14 Two Contingency Theories n Burns and Stalker (1968) Management of Innovation – Organizational systems should vary based on the level of stability in the environment – Two different types of management systems n Mechanistic systems - appropriate for stable environment n Organic systems - required in changing environments (unstable conditions) – Management is the Dependent Variable n Variations in environmental factors lead to management n Lawrence and Lorsch (1969) – Key Issue is environmental uncertainty and information flow – Focus on exploring and improving the organizations relationship with the environment – Environment is characterized along a certainty-uncertainty continuum

15 Pragmatic Application of Systems Theory n The Learning Organization – Peter Senges The Fifth Discipline: The Art and Practice of the Learning Organization (1990) – An organization that is continually expanding its capacity to create its future – Organizational Learning Occurs under Two Conditions n 1) When design of organizational action matches the intended outcome n 2) When initial mismatch between intentions and outcomes is corrected, resulting in a match – Key attribute of learning organization is increased adaptability – Adaptability is increased by advancing from adaptive to generative learning

16 The Learning Organization n Adaptive (single-loop) Learning – Involves coping with a situation – Limited by the scope of current organizational assumptions – Occurs when a mismatch between action and outcome is corrected without changing the underlying values of the system that enabled the mismatch. n Generative (double-loop) Learning – Moves from COPING to CREATING an improved organizational reality – Necessary for eventual survival of the organization n Both are Central Features of the Model of the Communicative Organization (Chapter 6) n Synergy and Nonsummativity are Important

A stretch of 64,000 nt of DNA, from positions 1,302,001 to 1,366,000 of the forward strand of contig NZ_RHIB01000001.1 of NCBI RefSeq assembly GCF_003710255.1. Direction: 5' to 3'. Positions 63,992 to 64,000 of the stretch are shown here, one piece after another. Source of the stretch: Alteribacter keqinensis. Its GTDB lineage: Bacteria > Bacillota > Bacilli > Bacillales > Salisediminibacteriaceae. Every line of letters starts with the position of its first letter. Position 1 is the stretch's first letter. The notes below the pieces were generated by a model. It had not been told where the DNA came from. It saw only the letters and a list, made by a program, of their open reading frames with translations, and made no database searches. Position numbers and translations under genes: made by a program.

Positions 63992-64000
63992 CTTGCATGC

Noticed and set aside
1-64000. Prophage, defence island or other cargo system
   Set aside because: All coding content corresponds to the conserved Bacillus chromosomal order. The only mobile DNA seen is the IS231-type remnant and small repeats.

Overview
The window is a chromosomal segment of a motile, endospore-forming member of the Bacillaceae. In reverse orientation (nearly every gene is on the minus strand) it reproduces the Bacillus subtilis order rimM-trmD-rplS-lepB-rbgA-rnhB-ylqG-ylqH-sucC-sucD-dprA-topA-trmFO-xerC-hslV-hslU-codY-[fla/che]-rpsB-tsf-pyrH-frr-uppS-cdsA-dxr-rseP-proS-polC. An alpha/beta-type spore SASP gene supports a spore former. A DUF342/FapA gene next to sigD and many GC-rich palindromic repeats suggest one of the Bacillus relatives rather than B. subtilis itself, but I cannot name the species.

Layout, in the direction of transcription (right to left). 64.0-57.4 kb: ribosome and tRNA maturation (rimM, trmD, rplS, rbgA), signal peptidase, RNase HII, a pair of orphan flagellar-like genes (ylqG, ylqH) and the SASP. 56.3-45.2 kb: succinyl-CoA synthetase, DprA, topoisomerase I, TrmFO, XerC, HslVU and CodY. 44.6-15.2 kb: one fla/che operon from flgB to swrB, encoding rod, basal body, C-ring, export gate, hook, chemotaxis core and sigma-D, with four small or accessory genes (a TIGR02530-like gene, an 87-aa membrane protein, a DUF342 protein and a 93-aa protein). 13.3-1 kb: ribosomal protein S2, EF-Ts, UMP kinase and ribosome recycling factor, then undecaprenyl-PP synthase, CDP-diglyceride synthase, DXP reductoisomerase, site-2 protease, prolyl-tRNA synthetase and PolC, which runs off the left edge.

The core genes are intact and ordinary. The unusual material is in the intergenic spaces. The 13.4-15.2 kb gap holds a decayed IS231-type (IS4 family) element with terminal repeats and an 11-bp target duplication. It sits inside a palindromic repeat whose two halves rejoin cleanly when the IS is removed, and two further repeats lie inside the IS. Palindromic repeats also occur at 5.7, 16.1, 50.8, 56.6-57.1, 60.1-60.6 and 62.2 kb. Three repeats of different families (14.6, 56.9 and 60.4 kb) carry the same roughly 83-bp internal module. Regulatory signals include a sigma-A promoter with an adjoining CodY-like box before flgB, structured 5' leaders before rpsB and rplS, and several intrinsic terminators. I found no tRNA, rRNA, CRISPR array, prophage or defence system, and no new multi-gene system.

17 The Learning Organization n Through communication, teams are able to learn more than individuals operating alone. – Critics argue that teams inhibit learning – Thoughts? n Leadership is a key element in creating and sustaining a learning organization. n Leaders are responsible for promoting an atmosphere conducive to learning n CREATIVE TENSION – Represents difference between the vision of where the organization could be and the reality of the current organizational situation.

18 Impediments to Learning Organization n Complexity of the Environment – Difficult to determine cause and effect – Multiple contributing elements in complex environments n Internal Conflicts – Individuals, teams, departments, and subcultures are often at odds – Energy is drained by conflect n Organization members must be trained in communication and conflict-negotiation skills

19 Summary n Systems Theory is NOT a prescriptive management theory n Attempts to widen lens through which we examine and understand organizational behavior n The Learning Organization – Synergy – Nonsummativity – Interdependence – Equifinality – Requisite Variety – Emphasizes COMMUNICATION in the Learning Process n Organizations cannot separate from their environment n Organizational teams or subsystems cannot operate in isolation

20 Bottom Line The same misunderstandings and problems that continue to occur will eventually cause fatal damage to the system.